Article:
American builders and their customers have shouldered the burden of cost increases resulting from a trade pact called the Softwood Lumber Agreement.
|Robert Mitchell, NAHB President
American builders and their customers have shouldered the burden of cost increases resulting from a trade pact called the Softwood Lumber Agreement. The good news is that the agreement is fast approaching its expiration date, and like a carton of soured milk, is likely to be yanked from the shelf.
It may be hard to fathom that a trade agreement penned by our own government has had an adverse effect on American home buyers, but judge for yourself. More than a third of all lumber used in this country comes from our northern neighbor, and restrictions on timber sales from U.S. forests have increased our reliance on imports.
The quota has contributed to price swings of up to 50 percent within a matter of months. NAHB estimates that every $50 increase in the cost of 1000 board feet of framing lumber increases the cost of building a home by $1000.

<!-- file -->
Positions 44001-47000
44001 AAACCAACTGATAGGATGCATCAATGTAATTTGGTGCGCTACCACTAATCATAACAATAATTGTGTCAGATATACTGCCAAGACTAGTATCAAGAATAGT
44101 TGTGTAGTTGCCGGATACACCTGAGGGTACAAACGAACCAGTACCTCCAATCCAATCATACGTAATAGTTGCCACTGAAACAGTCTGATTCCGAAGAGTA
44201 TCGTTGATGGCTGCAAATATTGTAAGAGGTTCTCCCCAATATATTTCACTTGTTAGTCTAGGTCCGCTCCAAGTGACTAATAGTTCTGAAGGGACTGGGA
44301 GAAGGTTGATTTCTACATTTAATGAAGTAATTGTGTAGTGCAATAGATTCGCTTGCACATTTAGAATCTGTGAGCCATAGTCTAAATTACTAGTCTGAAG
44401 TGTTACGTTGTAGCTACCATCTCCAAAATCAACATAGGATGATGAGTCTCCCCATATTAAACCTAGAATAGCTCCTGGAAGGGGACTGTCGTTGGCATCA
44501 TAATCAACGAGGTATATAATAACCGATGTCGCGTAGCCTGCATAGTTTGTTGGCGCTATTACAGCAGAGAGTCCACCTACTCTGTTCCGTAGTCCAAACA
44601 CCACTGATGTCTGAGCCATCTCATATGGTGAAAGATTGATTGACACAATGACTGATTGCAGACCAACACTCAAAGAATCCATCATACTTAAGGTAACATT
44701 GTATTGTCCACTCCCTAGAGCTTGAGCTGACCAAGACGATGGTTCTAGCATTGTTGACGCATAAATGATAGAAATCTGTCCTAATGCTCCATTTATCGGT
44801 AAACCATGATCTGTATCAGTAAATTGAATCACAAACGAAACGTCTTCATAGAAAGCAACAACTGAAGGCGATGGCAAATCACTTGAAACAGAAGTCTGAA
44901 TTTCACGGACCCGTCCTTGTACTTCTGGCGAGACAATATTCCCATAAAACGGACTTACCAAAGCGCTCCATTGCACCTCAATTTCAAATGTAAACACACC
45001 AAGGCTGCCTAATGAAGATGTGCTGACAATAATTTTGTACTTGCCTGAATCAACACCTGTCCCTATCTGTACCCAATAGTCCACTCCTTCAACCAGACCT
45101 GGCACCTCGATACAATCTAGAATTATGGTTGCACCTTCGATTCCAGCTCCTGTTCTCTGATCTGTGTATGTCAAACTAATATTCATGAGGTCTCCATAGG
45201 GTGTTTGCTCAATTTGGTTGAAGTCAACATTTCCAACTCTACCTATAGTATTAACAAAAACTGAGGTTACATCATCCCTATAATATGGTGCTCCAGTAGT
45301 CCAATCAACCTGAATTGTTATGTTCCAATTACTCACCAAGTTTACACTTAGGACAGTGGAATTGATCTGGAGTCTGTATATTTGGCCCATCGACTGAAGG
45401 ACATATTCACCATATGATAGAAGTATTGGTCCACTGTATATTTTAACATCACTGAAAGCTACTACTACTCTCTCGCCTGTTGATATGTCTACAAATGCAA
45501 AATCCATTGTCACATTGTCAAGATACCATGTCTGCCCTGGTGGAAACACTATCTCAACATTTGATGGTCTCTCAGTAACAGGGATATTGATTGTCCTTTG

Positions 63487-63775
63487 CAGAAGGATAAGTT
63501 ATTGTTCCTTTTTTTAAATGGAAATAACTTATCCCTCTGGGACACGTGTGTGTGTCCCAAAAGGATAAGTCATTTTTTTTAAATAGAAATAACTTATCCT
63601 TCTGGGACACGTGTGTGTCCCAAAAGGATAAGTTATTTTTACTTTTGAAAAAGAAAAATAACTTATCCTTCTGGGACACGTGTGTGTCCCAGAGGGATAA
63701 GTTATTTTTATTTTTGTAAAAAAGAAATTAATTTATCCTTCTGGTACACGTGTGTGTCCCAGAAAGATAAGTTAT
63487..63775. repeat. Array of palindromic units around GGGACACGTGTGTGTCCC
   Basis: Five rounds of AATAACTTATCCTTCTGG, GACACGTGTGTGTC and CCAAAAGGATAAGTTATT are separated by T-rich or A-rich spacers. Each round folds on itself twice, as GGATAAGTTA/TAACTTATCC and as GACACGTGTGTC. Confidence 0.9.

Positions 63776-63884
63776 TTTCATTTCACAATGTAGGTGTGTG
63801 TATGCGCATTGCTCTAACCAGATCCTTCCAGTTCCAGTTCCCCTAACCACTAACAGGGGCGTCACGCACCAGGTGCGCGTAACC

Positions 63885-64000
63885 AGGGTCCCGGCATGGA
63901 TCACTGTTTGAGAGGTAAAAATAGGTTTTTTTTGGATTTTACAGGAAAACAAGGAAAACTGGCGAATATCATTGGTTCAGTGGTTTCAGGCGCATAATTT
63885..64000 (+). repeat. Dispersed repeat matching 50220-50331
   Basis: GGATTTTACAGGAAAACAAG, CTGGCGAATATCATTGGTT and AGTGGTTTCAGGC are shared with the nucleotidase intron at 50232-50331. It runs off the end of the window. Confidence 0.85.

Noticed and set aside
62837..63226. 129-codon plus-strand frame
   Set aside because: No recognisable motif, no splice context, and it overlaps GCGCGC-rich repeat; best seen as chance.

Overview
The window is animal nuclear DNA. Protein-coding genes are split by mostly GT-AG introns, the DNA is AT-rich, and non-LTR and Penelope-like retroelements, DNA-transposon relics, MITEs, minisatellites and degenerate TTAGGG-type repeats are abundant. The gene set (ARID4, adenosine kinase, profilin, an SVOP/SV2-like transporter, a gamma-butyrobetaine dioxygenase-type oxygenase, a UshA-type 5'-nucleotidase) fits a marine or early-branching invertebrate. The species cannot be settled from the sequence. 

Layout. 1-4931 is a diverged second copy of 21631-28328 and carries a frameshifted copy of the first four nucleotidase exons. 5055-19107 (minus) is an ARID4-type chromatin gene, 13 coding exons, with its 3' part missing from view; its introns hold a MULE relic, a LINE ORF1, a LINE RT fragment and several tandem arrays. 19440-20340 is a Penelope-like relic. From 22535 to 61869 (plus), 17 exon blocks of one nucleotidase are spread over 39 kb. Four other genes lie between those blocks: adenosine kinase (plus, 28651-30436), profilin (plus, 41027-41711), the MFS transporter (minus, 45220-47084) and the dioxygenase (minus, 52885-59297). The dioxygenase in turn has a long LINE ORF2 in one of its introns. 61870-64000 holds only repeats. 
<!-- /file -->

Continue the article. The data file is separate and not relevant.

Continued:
Thankfully, the agreement is set to expire in March 2001, and indications are favorable that it won’t be renewed. U.S. Special Trade Ambassador Peter Scher sent a letter to Canada’s Minister for International Trade, Pierre Pettigrew, stating:
"We believe both the governments of the United States and Canada should get out of the business of regulating lumber trade and, therefore, we are not inclined to support an extension of the Softwood Lumber Agreement."
More recently, a bipartisan group of nearly 50 U.S. Representatives, led by Congressmen Jim Kolbe (R-Ariz.) and Steny Hoyer (D-Md.), on February 16 introduced a "Sense of Congress" resolution calling for termination of the agreement on its expiration date and opposition of any similar pact in the future.
Despite the growing consensus against renewal, some U.S. lumber producers are calling for a "bridge" agreement that would, for all practical purposes, amount to an extension of the quota agreement. That’s why home builders remain watchful of developments regarding this issue. There can be no mistake about the need to safeguard affordable prices and appropriate supplies of such a critical component.